On the other hand, doctors with experience are most likely to be more thorough and precise in recommending and offering the proper tests and treatments, and more aware of the subtle nuances and possible complications of the syndrome, learning from each Cushing's patient s/he treats, to the benefit of others.

Investigate your insurance, and if necessary (and possible), change your coverage in order to be able to afford to go to doctors who are Cushing's experts. Because Cushing's is often caused by a tumor, some insurance (including United Health Care) covers Cushing's related medical expenses including travel to facilities they consider "cancer centers for excellence" if you need to travel over 100 miles to these experts. United Health Care covers medical expenses with no co-pay, including travel, lodging and meals for myself and a travel companion so that I am able to afford the best medical care possible from doctors who are experienced with Cushing's.

~ Judi

 

The most important advice I have to give is this:

1) GO TO A TEACHING/RESEARCH HOSPITAL!!!

2) If you have kids, think twice before eating disorder treatment. I went into the program with pain and a method of coping. I came out with an eating disorder psyche, bad experiences, and a truckload of pills that were making me crazy.

3) IF YOU THINK YOU HAVE FOOD DEPENDANT CUSHINGS, HERE IS HOW I COPE;

• the cortisol goes up with too much of any protein, fat or carbs. I eat small turkey/cheese sandwiches at every meal (enough to be full, but well balanced).

• I use stevia instead of sugar because its natural (health food aisle.)

• alcohol really hurts now, so only a little wine occassionally.

• lots of yogurts.

• every couple days a mixture of senna laxative and stool softener (not too often)

4) Remember the squeekiest wheel gets the grease.

~ Magdalena's bio

 

Men

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Sex Drive

Question: Since having Cushing's, my sex drive is next to nothing. Is this common, will this problem remain forever or get better? Is there anything that can help?

Answer: A decrease in libido or sex drive is common in patients with Cushing's. Several factors influence a person's sex drive.

In women, regular menstrual periods or adequate estrogen and progesterone replacement is important.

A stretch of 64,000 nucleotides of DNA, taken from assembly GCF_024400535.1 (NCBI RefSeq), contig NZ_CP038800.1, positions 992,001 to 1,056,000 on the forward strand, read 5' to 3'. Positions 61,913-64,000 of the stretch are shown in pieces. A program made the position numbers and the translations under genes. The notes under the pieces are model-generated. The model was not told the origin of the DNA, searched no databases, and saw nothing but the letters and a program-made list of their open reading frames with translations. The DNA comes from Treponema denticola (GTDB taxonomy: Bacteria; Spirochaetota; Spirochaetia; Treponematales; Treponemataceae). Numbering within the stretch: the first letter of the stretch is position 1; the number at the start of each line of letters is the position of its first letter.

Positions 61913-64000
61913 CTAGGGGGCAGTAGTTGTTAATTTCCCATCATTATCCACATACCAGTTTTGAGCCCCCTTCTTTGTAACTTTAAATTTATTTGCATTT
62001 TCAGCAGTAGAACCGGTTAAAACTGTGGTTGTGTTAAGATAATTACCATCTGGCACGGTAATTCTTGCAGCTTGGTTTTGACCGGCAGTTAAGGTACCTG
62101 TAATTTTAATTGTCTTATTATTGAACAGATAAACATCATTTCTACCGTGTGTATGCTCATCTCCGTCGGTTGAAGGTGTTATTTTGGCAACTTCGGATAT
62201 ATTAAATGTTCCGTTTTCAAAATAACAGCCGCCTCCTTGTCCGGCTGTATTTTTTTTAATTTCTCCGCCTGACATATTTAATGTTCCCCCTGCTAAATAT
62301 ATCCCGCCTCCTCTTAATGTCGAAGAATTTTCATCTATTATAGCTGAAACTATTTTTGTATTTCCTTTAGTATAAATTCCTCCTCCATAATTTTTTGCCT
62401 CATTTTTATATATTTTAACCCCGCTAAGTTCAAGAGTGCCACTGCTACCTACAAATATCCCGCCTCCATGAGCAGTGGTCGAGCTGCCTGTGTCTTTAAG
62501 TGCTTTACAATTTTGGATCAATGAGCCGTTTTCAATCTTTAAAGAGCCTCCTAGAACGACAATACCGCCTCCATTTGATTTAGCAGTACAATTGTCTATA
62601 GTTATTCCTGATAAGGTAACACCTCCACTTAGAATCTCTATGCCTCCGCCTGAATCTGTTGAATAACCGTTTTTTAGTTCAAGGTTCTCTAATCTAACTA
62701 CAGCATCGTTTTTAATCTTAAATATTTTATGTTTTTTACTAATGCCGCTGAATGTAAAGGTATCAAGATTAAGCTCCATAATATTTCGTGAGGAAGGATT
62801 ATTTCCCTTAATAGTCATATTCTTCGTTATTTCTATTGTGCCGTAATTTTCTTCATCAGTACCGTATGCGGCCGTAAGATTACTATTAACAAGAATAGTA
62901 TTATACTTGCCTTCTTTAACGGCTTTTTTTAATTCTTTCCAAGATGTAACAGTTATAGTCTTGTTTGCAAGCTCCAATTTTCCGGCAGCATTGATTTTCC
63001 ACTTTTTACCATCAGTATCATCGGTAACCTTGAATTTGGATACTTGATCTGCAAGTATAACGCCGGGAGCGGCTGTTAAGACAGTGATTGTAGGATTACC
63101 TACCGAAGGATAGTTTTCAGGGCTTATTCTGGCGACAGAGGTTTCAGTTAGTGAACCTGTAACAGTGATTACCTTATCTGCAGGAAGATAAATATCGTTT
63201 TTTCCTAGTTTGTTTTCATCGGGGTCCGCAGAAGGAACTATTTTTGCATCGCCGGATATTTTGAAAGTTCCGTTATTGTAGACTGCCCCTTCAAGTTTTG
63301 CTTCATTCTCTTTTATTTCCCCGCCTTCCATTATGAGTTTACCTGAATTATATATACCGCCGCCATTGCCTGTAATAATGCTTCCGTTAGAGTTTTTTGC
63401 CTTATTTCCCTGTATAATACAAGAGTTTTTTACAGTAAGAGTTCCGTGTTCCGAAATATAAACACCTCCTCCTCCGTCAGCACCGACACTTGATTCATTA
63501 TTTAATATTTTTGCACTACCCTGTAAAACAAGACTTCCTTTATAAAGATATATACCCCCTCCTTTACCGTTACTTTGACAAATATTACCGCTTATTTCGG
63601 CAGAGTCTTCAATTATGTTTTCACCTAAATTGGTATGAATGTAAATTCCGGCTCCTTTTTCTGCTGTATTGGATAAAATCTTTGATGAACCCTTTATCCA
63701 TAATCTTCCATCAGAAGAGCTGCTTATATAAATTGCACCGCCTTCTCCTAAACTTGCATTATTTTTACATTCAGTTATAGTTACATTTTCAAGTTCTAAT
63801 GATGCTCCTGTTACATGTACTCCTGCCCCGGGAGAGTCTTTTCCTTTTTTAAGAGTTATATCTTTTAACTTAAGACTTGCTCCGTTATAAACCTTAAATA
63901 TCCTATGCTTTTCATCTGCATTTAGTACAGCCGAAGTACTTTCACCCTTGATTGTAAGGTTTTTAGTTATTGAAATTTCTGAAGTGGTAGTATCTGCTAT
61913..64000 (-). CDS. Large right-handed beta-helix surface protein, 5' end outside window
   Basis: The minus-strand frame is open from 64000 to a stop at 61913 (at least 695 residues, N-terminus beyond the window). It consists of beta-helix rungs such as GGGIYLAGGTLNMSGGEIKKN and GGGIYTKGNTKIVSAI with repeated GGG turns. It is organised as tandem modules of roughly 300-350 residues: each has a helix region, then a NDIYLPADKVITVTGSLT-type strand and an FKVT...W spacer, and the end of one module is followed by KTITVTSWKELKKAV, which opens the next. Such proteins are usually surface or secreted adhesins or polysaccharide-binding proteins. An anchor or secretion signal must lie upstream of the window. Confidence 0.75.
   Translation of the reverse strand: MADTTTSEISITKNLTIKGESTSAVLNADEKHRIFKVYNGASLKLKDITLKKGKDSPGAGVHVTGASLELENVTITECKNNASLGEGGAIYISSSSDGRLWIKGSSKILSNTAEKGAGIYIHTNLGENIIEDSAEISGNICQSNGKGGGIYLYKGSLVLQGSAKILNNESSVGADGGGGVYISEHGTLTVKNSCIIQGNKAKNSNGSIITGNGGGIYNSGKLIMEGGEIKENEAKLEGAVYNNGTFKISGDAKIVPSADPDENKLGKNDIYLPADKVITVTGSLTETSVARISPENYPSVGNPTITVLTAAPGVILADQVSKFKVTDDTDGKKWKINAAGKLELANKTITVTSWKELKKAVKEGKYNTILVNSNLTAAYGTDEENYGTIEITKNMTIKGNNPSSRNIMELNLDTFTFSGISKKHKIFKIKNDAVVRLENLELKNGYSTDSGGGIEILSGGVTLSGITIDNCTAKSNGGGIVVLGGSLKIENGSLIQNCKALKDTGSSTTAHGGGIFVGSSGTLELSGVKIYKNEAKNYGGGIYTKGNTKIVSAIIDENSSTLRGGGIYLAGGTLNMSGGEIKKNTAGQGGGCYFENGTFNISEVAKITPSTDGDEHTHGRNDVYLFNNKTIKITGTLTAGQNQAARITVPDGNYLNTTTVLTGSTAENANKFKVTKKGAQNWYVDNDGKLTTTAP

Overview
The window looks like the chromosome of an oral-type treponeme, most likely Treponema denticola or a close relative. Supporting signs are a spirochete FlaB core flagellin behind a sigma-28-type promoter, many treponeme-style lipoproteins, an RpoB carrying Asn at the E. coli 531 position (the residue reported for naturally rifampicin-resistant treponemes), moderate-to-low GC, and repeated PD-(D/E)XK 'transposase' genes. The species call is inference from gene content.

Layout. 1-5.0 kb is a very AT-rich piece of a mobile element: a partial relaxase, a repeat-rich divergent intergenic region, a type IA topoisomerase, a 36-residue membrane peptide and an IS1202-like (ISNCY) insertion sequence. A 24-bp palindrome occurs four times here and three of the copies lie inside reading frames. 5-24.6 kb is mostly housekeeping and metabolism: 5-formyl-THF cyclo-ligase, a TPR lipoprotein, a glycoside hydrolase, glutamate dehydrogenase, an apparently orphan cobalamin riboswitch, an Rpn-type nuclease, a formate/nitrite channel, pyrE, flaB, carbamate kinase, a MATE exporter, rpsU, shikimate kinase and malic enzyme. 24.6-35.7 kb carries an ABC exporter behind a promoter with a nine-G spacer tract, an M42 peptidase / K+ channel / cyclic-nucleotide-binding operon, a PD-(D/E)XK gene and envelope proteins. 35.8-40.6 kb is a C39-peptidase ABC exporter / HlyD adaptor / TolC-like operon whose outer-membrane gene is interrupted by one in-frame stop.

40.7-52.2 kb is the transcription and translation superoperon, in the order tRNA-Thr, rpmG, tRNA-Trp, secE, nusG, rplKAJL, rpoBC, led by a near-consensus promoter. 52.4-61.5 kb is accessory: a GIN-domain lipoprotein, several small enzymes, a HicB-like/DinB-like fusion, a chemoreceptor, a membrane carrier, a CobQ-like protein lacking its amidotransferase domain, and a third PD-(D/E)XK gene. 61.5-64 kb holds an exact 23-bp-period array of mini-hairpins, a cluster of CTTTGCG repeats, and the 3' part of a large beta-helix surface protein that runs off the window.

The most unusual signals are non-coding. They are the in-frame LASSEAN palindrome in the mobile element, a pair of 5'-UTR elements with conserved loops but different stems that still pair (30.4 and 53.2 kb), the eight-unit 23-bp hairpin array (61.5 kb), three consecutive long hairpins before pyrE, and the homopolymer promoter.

In men, if the testosterone level is low, this indicates the need for testosterone replacement. In pituitary dependent Cushing's, once the normal pituitary gland has recovered, the adrenal glands should be producing an adequate amount of both cortisol and male hormones (important in women for sex drive).

If a woman has had 1 adrenal gland removed, the other adrenal should make an adequate amount of male hormones once the entire pituitary adrenal axis has recovered (this may take several months as well). In the situation of bilateral adrenalectomy, there is loss of adrenal male hormone production. If the ovaries are functioning normally, male hormones are also produced and this should provide an adequate amount for normal libido.

If a woman does not have normal menstrual function and requires estrogen and progesterone replacement, sometimes a small dose of testosterone is added to improve libido. A common preparation is Estratest.

~ Mary Lee Vance MD

 

Women

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Sex Drive

Question: Since having Cushing's, my sex drive is next to nothing. Is this common, will this problem remain forever or get better? Is there anything that can help?

Answer: A decrease in libido or sex drive is common in patients with Cushing's. Several factors influence a person's sex drive.

In women, regular menstrual periods or adequate estrogen and progesterone replacement is important.

In men, if the testosterone level is low, this indicates the need for testosterone replacement. In pituitary dependent Cushing's, once the normal pituitary gland has recovered, the adrenal glands should be producing an adequate amount of both cortisol and male hormones (important in women for sex drive).

If a woman has had 1 adrenal gland removed, the other adrenal should make an adequate amount of male hormones once the entire pituitary adrenal axis has recovered (this may take several months as well). In the situation of bilateral adrenalectomy, there is loss of adrenal male hormone production. If the ovaries are functioning normally, male hormones are also produced and this should provide an adequate amount for normal libido.

If a woman does not have normal menstrual function and requires estrogen and progesterone replacement, sometimes a small dose of testosterone is added to improve libido. A common preparation is Estratest.

~ Mary Lee Vance MD

 

Children

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Help Yourself